Sen. Al Franken? Don't laugh. The liberal liar who wrote "Lies and the Lying Liars Who Tell Them" is "intrigued" by the possibility of running against Sen. Norm Coleman (R-Minnesota) in 2008. "I used to say I'd never run because I'd be a terrible officeholder. Now, I don't want to say that, because it would look bad if I ever did run," Franken notes. Coleman's response: "I have no comment. I don't do comedy."
A former "Saturday Night Live" comedian as a senatorial candidate? Stranger things have happened (see Ventura, Jesse, and Springer, Jerry). "Republicans always say, 'How dare Susan Sarandon and Martin Sheen get involved in politics!'" Franken whined to Newsweek. "Then, Arnold showed up, and it was 'Oooh! Arnold's running! Oooh! The Terminator!' Well, 'F' you!"
But seriously, folks, Mr. Laugh Riot would make a great candidate. He's got all the goods. He's witty: "(Rush Limbaugh) is very, very fat. The guy is enormous. He is very, very, very fat." He's photogenic, in the mold of Noam Chomsky, Yoda and other prominent lawn gnomes. He's loved by those on the left and those on the far left, speaking before cheering throngs of pot-smoking hippies everywhere.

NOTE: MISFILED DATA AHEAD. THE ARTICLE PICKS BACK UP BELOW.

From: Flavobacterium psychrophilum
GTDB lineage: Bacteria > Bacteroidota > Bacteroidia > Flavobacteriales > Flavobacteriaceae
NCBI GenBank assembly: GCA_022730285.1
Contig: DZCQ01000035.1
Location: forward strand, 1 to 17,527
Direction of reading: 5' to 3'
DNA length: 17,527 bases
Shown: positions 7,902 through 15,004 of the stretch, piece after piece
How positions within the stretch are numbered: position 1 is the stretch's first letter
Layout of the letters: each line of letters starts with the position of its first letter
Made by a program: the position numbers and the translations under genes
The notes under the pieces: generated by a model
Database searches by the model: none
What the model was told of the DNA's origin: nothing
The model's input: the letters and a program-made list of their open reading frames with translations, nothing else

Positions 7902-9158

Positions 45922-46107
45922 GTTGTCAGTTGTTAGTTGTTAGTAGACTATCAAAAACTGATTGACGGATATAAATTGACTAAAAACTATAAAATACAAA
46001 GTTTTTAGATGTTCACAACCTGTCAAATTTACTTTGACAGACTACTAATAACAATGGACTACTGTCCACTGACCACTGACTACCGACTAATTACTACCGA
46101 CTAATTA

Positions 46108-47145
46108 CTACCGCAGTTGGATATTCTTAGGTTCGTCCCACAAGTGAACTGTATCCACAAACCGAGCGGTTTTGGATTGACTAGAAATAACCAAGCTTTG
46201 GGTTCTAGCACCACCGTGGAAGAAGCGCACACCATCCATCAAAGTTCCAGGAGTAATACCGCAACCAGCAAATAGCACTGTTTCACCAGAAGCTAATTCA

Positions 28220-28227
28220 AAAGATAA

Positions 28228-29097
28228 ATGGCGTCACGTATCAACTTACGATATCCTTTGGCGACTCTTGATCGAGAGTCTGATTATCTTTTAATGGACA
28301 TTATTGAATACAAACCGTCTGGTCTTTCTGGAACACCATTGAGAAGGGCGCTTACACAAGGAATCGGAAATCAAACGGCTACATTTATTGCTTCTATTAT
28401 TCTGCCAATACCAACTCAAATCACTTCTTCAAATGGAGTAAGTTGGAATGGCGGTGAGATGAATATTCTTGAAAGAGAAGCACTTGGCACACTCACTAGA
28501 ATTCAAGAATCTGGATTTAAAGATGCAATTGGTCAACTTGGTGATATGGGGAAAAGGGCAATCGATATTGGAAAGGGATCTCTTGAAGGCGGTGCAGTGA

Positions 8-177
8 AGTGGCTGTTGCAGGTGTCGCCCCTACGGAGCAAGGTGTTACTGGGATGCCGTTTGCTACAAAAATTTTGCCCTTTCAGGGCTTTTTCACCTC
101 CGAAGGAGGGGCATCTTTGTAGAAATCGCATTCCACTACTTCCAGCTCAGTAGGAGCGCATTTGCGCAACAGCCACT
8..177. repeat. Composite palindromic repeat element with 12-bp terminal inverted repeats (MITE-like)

Plus he's a truth teller. At least according to him. "Telling the truth is something I take seriously, and I try to hold myself to an impossibly high standard," he says.
Except when he's breathing. In April 2003, using Harvard University stationery, well-qualified Harvard Kennedy School of Government fellow Franken mailed a letter to Attorney General John Ashcroft. In the letter, Franken asked for Ashcroft's "abstinence story" for a non-existent book titled "Savin' It!" "So far, I have received wonderful testimonies from HHS Secretary Tommy Thompson, William J. Bennett, White House Press Secretary Ari Fleischer, Sen. Rick Santorum and National Security Adviser Condoleezza Rice. (I'm still hoping to hear back from the president!)" wrote Honest Al. This was a lie. After getting caught in his "high standard" of truth, Franken sheepishly apologized for misusing Harvard stationery.
Franken will personally work hard for his constituents -- just witness his deeply researched book. Fourteen Harvard graduate students were assigned to do research for him. After working his fingers to the bone sipping coffee and overseeing his minions, Rail-Splitter Franken compiled the information, slapped it into a glossy cover and sold it for $24.95. What a work ethic.